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I’m feeling better today, still not 100% but getting there. Stef disappeared for breakfast and I started reading my book waiting for him to come back. Suddenly it was 11.30 and I went and found him sipping coffee in the hotel restaurant.

We headed off out to the Tierra del Fuego National Park. It’s only about 9km away from the hotel and is much smaller than Nahuel Huapi. On the way we passed Ushuaia’s golf course. It’s amazing that in the middle of all these mountains they can find suitable space for golf but they have. We also passed Ushuaia’s rugby club but unusually for Argentina there’s no football pitch (usually squashed into any available spare space).

In the national park we first drove down to Lapataia Bay. This was the end of the ruta 3 that runs all the way to Buenos Aires 3000km away. There was a very short walk along the side of the peat bogs to the bay. Again it was really peaceful and quiet. I put my fingers in the water and didn’t think it was too cold until about ten seconds later. It was freezing. It is generally so much colder here the water seemed ok.

We then drove on to Lago Roca which spans the border with Chile. There was a 7km round trip walk to the border and we decided to do it. I didn’t really feel up to it but being that close to the border it had to be done. The walk took us through the woods along the lake shore. It was beautiful. The air was clear and fresh and cool and we both felt good. After a while we met a man with a moustache about 1½ inches long. He started talking about birds in Spanish and I thought “ey-up, he’s Dutch”. Can you believe it, at the end of the world near the Chilean border, and we run into a Dutchman! We were a bit disappointed with the border. Stupidly I think we had both expected a border post. It turned out to be a metal orange (can we ever get away from the Dutch connection?!) pyramid covered in graffiti. A bit of a let down but we had now been to Chile too. Along the way Stef upheld another Dutch tradition and dutifully peed into the lake. He said himself he was like a dog having to mark his territory. What with his mate tea fascination too I’m not sure what to do with him.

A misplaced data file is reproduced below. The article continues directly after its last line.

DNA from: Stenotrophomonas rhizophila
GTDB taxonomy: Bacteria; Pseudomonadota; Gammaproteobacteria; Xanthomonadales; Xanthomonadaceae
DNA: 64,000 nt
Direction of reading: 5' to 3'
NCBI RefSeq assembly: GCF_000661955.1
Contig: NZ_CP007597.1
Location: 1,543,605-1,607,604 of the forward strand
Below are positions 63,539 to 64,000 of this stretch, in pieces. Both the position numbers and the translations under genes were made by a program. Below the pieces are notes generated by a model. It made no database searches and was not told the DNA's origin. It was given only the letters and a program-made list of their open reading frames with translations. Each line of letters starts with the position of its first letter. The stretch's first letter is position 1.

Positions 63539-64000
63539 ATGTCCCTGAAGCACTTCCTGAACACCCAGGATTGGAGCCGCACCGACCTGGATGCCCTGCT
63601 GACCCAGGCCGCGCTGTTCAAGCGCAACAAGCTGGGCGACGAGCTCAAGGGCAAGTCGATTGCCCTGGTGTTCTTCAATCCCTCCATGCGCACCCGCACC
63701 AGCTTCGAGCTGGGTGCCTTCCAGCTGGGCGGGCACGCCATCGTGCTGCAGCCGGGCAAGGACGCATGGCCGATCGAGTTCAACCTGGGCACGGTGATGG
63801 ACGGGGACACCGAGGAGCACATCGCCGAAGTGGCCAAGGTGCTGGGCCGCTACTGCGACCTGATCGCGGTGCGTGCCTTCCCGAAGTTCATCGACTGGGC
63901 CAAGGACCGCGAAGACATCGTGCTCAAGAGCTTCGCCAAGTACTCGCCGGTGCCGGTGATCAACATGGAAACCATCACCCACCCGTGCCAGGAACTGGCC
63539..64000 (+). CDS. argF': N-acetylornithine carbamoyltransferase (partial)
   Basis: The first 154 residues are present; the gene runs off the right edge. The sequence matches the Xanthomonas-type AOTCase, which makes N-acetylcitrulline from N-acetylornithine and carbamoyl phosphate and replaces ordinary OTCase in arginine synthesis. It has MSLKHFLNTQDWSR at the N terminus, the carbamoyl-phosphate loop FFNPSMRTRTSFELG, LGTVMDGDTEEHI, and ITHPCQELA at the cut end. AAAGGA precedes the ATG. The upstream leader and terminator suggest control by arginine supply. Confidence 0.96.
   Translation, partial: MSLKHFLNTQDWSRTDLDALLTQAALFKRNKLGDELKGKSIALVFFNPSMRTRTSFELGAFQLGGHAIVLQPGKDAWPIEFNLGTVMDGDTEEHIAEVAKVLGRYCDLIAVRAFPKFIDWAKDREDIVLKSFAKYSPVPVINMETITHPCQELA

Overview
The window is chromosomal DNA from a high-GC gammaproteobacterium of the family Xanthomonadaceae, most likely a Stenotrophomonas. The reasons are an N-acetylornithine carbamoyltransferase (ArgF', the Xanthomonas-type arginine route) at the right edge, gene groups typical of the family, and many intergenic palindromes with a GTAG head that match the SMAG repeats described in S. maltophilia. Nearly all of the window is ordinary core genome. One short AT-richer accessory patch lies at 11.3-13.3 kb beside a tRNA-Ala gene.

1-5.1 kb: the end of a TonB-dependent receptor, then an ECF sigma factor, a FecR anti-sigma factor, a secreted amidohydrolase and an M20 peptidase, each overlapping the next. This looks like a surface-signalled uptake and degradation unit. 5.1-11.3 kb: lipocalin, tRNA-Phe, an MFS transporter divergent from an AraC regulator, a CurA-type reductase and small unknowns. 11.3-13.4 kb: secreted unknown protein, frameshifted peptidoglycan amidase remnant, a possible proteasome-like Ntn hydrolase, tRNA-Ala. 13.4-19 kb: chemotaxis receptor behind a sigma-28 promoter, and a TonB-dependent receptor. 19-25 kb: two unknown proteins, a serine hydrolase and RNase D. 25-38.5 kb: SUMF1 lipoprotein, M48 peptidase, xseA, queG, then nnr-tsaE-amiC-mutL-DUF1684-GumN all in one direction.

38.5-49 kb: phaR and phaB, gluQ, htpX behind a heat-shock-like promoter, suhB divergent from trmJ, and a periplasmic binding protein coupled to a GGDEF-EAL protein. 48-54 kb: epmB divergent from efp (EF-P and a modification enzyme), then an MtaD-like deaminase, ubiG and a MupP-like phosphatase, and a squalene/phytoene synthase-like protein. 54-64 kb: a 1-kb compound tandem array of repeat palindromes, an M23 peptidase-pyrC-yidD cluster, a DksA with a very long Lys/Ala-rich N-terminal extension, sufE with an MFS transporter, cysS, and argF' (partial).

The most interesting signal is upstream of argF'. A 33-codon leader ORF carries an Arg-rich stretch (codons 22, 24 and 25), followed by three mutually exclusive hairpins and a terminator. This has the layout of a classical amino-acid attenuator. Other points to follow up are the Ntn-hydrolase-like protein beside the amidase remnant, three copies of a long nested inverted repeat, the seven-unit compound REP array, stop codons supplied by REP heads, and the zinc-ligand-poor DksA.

Rather than eating at the hotel again we headed into Ushuaia to have a meal out. We looked for postcards first but none met with Stef’s approval. Today is a public holiday so most of the shops were shut. The holiday was to commemorate the Falklands War. There are veterans in town who still feel strongly about the war and we were warned to be conscious of this by a fellow Englishman, a lawyer railway buff who is here organising a train spotters conference in October!

Ushuaia has a population of around 40,000 and is a fairly small town. It’s on a grid system and San Martin is the main street in town. We had a walk up and down and you can tell that it is definitely a poor relation to the other parts of Argentina we have seen. The government has created special tax advantages on imported goods to try and boost the area but I’m not sure anyone will really want to move here. That said, on the way to our hotel there are some large beautiful houses and the whole place has the air of a town that’s just starting to grow up.

Our reccie of San Martin led us to the conclusion that most tourists eat in their hotels and we headed back to base. The fresh air, and perhaps the cold, is knocking us out and by 10.30 we were back in our room and in bed.